It’s only natural that chicken keepers want to quickly establish a good routine when it comes to roosting time.
Without a routine, you can end up hanging around waiting for your chickens to go into the coop so you can shut the coop door to make sure they’re safe and secure from predators.
As chicken keepers, we’ve got to know how our chickens behave when they’re ready to roost and we have an established daily routine which works day in day out.
Chickens go into the coop to roost at dusk when the light starts to drop so that they’re not left outside in the dark. The time they go in will change each day as days start to get shorter or longer.
Read on to find out more about when chickens go into the coop to roost along with signs to spot when their ready and how to establish a pre-roosting feeding routine.
How do chickens know when to roost?
If you have a bird table in your garden you’ve probably noticed that you don’t see any birds on the feeders as the light levels begin to drop and it gets closer to dark.
Garden birds will find their roosting spot early on to make sure they’re safe and out of reach of predators before it goes dark. Just like wild birds, chickens have the same built-in body clock when it comes to roosting time.
Chickens will instinctively know when it’s time to go into the coop to roost based on the light levels. They know that once it goes dark they won’t be able to find the coop which is their place of warmth and safety.
If your chickens are free-range and outside of the run, you’ll probably notice that they’ll start getting closer to their run and coop in the last hour before dark. This is because they’ll know it’s time to head in and they won’t want to be caught out in the dark.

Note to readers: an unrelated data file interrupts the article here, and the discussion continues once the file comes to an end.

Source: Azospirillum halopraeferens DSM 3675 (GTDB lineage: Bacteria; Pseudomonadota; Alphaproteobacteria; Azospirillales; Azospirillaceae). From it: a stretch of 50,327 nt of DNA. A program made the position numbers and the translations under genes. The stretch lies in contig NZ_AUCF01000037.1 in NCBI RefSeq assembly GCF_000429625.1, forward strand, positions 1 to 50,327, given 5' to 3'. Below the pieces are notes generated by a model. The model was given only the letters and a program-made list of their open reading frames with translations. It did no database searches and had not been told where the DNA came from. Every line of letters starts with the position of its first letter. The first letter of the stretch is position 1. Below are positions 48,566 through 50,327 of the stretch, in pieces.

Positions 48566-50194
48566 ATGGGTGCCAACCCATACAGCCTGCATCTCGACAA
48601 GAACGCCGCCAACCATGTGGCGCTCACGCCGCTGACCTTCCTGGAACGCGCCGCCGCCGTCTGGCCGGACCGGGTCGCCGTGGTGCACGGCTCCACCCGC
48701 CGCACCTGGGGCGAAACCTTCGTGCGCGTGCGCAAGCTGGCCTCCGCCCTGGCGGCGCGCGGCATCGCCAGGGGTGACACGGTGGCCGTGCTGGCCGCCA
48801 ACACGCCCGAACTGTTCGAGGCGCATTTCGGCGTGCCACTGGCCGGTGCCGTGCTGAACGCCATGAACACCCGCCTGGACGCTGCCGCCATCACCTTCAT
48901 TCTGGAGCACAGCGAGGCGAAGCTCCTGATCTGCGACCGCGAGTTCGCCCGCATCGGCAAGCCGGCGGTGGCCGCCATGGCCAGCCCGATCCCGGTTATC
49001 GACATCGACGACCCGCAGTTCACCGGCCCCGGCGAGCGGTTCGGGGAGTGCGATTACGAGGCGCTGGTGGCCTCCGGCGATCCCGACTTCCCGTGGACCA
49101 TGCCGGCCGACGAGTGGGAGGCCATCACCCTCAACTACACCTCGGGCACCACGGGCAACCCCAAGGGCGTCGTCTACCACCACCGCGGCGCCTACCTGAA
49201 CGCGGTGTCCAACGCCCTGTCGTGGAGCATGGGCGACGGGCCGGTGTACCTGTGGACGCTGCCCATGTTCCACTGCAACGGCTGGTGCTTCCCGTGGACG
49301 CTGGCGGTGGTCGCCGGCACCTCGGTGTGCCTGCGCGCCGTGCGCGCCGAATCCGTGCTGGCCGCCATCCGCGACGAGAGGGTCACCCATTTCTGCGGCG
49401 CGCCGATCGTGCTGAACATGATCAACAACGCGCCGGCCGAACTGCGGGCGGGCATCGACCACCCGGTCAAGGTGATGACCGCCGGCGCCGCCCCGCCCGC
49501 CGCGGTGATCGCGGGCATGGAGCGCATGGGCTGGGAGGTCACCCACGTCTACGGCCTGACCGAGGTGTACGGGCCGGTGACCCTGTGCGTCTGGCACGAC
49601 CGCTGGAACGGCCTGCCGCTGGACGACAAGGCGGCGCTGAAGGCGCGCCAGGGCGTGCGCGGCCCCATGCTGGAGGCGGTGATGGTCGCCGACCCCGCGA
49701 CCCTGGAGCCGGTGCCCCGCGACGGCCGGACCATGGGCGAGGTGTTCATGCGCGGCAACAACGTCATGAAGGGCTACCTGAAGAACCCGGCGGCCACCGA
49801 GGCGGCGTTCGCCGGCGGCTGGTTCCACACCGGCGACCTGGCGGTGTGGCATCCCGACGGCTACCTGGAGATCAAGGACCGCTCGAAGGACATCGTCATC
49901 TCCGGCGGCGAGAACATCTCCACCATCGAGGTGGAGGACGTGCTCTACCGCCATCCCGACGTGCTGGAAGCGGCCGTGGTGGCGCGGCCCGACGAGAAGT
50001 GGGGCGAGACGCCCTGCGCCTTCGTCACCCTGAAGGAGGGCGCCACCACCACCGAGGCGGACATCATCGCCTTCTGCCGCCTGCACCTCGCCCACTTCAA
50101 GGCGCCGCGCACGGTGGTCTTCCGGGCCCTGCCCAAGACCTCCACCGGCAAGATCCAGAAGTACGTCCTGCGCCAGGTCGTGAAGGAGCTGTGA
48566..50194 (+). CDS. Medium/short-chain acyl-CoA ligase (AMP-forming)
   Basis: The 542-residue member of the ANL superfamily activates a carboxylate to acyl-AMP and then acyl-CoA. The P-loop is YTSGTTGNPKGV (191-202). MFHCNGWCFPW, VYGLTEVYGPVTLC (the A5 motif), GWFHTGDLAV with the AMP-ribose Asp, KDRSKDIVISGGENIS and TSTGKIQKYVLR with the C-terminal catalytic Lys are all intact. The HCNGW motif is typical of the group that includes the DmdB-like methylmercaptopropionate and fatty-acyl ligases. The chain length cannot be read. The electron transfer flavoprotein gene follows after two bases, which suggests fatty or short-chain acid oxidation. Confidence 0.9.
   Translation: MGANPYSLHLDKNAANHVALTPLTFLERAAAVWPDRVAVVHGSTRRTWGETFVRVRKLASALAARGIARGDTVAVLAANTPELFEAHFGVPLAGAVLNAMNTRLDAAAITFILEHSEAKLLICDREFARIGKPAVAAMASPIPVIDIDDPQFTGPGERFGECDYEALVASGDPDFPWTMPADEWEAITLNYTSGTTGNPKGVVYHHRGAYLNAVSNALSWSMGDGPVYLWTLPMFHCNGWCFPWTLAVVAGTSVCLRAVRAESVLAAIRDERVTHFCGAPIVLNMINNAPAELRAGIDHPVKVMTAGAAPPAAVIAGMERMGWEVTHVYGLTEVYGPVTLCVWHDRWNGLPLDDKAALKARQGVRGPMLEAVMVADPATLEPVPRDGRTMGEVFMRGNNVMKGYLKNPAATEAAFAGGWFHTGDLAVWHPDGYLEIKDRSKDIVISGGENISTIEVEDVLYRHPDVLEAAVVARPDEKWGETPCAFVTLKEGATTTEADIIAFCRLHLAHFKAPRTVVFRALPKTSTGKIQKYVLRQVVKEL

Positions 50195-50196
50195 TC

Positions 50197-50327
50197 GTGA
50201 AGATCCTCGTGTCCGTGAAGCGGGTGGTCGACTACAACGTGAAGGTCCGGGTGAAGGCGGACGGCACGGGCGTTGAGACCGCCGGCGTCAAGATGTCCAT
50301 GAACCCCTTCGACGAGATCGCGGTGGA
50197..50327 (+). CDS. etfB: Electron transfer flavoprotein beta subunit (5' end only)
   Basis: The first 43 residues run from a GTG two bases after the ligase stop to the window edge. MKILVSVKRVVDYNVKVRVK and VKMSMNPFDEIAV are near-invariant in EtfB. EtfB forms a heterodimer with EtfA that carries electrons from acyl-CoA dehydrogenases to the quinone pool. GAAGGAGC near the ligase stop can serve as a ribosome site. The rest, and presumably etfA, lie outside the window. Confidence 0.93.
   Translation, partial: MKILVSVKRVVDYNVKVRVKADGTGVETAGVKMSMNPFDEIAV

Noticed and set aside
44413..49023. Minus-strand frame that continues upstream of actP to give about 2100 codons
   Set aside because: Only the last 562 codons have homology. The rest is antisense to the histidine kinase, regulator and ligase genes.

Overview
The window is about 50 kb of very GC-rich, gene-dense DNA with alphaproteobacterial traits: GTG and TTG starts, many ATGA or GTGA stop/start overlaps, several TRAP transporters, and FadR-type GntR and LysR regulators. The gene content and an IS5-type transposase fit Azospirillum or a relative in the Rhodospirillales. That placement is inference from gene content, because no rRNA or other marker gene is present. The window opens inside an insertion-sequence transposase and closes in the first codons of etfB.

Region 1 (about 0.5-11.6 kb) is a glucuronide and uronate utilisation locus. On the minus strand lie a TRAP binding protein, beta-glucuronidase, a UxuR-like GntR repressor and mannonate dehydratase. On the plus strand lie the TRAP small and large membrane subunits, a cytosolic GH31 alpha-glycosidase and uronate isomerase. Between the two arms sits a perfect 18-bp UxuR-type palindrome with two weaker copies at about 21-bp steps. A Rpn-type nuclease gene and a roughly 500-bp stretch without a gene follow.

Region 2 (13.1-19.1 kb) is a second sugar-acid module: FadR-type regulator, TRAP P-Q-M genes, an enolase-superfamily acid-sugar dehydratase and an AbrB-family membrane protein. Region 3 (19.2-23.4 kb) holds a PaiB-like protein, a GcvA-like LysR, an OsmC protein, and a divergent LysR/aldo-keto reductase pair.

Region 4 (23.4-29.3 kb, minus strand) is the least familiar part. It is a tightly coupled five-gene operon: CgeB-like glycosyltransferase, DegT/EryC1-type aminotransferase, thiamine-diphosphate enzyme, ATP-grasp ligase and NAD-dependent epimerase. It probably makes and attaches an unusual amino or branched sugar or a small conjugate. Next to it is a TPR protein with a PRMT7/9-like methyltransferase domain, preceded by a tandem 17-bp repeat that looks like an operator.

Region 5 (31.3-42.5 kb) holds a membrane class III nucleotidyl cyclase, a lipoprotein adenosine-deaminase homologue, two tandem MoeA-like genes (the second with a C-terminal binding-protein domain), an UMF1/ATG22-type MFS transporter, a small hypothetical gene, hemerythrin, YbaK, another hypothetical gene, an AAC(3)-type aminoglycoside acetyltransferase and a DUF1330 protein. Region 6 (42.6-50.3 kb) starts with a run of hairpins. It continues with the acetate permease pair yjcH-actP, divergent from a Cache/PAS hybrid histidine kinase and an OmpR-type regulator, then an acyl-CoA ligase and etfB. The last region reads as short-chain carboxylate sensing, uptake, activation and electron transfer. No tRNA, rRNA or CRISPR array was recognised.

Establish chickens roosting routine
If your chickens are free-range and they have the potential to graze at some distance from the coop, it’s good to establish an evening feeding routine to get your chickens all back together and close by.
Feeding the chickens around an hour or half an hour before they’re due to come back to roost is a good way to develop a routine and they will know that if they come back up at this time they’ll get fed.
We feed our chickens with a layers pellet, corn and grain mix before they go into the coop so they can fill up their crops and digest their food as they roost. Feeding this way is also a good way to keep them warmer as they roost because the food digestion process raises their body temperature.
Once the chickens have fed they’ll steadily start making their way into the run and will then move into the coop once they’re ready to go in.
This article was first published on November 7, 2020 by Pentagon-Pets.
When the chickens are all in the run it’s a good chance to close the run and keep them enclosed and from going back out again. This way they’re in the safety of the run and can do a bit of last-minute scratching before bedtime.
If you follow this routine every day you should have no issues getting your chickens to come back to the coop. Using a call is also a really good way for them to recognize that it’s feeding time and time to come back to the coop.
You might find the following post helpful if you’re new to chicken keeping or are getting new chickens to help you establish a great routine from the outset: